• Extensive lists of further reading in both primary and secondary sources
• A chronological listing of key figures, brief biographical data and references
• True/false questions, matching, multiple choice, and short answer questions
Time is a central philosophical subject, impacting on all many different aspects of philosophy. More technical discussions of issues from mathematics, logic and physics are separated into Technical Interludes,allowing readers to choose their level of difficultly. As a result this comprehensive introduction is essential reading for upper-level undergraduates studying the philosophy of time,metaphysics or the philosophy of science.
Contributors put forward their views before commenting on the ideas of other contributors and defending against objections. Divided into 'metaphysics and time', 'consciousness and time' and 'God, time and human freedom', chapters are organized around key questions, including:
• How are we to understand the passage of time, or the 'change' an event seems to undergo when it moves from the future to the present and then recedes into the more and more distant past?
• Can we only be directly aware of what is momentary if we directly experience change and duration?
• How is God related to time and is divine foreknowledge and human freedom compatible?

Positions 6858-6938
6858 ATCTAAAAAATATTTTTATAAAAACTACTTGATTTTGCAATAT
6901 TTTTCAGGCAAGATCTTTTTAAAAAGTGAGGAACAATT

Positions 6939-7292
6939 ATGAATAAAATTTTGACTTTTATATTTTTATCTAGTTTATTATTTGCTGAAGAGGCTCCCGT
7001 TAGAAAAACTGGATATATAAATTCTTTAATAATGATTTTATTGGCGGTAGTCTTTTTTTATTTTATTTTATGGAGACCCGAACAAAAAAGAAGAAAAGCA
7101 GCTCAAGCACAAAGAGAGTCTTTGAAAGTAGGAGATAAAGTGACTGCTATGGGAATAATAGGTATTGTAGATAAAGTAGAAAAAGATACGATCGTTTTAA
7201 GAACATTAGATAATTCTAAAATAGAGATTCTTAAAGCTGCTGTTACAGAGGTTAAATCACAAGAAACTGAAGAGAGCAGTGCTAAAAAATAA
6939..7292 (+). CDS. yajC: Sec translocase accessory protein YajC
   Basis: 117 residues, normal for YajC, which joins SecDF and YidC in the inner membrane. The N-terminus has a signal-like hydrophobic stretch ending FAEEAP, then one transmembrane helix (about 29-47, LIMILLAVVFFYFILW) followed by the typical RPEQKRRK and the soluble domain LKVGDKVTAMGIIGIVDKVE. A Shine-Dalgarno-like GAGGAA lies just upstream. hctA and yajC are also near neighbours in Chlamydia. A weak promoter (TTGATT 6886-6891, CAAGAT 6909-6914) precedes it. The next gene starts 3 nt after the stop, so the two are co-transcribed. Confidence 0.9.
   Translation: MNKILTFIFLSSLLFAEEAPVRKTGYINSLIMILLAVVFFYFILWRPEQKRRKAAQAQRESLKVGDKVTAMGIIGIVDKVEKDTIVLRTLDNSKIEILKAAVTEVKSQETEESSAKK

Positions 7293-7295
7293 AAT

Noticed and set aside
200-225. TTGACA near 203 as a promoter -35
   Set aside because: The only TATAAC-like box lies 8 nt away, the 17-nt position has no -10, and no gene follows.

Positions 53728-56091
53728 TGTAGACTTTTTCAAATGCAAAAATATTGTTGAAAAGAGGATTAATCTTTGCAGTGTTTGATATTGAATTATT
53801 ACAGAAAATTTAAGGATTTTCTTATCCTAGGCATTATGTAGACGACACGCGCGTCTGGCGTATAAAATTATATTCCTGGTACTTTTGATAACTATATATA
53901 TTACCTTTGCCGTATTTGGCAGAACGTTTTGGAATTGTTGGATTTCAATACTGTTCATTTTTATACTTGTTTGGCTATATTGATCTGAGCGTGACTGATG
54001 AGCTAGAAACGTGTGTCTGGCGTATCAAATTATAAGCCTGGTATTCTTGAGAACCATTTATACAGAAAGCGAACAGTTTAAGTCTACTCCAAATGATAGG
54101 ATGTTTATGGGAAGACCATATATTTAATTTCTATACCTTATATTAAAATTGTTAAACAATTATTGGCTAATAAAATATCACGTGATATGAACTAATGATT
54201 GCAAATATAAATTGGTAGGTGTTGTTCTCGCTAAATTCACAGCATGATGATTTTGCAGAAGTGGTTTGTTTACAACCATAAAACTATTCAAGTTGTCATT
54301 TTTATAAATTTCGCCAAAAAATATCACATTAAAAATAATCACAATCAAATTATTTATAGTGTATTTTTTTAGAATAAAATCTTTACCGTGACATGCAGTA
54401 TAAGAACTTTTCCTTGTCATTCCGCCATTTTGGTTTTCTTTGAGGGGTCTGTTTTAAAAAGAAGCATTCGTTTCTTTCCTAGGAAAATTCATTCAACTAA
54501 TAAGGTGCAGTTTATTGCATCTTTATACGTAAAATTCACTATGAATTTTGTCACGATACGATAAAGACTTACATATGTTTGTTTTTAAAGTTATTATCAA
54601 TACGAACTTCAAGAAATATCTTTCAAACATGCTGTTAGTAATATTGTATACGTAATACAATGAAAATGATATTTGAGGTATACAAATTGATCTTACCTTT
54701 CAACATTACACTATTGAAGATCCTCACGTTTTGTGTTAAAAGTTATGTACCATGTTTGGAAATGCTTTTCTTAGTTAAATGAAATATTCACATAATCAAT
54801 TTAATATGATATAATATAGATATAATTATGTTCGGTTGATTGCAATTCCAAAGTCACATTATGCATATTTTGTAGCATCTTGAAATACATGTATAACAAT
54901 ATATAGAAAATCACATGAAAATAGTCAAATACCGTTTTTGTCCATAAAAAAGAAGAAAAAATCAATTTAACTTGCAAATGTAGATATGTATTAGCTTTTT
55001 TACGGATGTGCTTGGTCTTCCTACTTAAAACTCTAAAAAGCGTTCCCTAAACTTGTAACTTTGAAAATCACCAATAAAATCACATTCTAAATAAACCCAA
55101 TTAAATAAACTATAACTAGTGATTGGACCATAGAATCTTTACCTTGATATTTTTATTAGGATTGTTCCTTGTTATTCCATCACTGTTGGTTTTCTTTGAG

For students and researchers looking to understand the latest arguments in the philosophy of time, Debates in the Metaphysics of Time provides an original, up-to-date and accessible account of past, present and future debates.
Father Chapman writes for the general reader, for the many who need to understand the truth of The Message of the Book of Revelation -both its historical message and its message for Christians today. He explains, phrase by phrase, in clear, direct terms what has been learned about the genre of writings called apocalyptic literature - of which Revelation is a part - and how that knowledge can be properly used to interpret the images and symbols of Revelation. Faithful to the teaching of the Church, this explanation of Revelation "reveals" this biblical book to be an inspiring, hope-filled, poetic portrayal of the triumph of Christ and his followers over the powers of evil.
The Rev. Charles T. Chapman, Jr., was raised and educated as a Southern Baptist. He joined the Episcopal Church in 1980 and was ordained priest in 1987. He holds degrees from Union University and The Southern Baptist Theological Seminary, with further training at the Episcopal Theological Seminary of the Southwest. With Bible teaching and writing among his principle interests, Fr. Chapman offers this commentary in the hopes that reason and scholarship can shed light on a biblical work where baseless, extravagant imagination has long cast its shadow.